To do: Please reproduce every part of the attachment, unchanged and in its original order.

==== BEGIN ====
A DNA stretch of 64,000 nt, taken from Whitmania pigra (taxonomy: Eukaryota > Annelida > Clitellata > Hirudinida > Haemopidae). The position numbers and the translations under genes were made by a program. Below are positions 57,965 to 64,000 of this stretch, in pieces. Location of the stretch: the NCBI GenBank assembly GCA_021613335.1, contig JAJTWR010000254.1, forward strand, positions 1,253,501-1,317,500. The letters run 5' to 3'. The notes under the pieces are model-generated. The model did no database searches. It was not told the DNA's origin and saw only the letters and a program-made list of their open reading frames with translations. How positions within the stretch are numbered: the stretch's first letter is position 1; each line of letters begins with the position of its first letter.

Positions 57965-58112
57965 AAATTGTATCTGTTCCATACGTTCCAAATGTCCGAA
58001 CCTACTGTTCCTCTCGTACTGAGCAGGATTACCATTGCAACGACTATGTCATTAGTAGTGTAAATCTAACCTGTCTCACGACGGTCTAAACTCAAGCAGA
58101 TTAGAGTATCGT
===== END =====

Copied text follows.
A DNA stretch of 64,000 nt, taken from Whitmania pigra (taxonomy: Eukaryota > Annelida > Clitellata > Hirudinida > Haemopidae). The position numbers and the translations under genes were made by a program. Below are positions 57,965 to 64,000 of this stretch, in pieces. Location of the stretch: the NCBI GenBank assembly GCA_021613335.1, contig JAJTWR010000254.1, forward strand, positions 1,253,501-1,317,500. The letters run 5' to 3'. The notes under the pieces are model-generated. The model did no database searches. It was not told the DNA's origin and saw only the letters and a program-made list of their open reading frames with translations. How positions within the stretch are numbered: the stretch's first letter is position 1; each line of letters begins with the position of its first letter.

Positions 57965-58112
57965 AAATTGTATCTGTTCCATACGTTCCAAATGTCCGAA
58001 CCTACTGTTCCTCTCGTACTGAGCAGGATTACCATTGCAACGACTATGTCATTAGTAGTGTAAATCTAACCTGTCTCACGACGGTCTAAACTCAAGCAGA
58101 TTAGAGTATCGT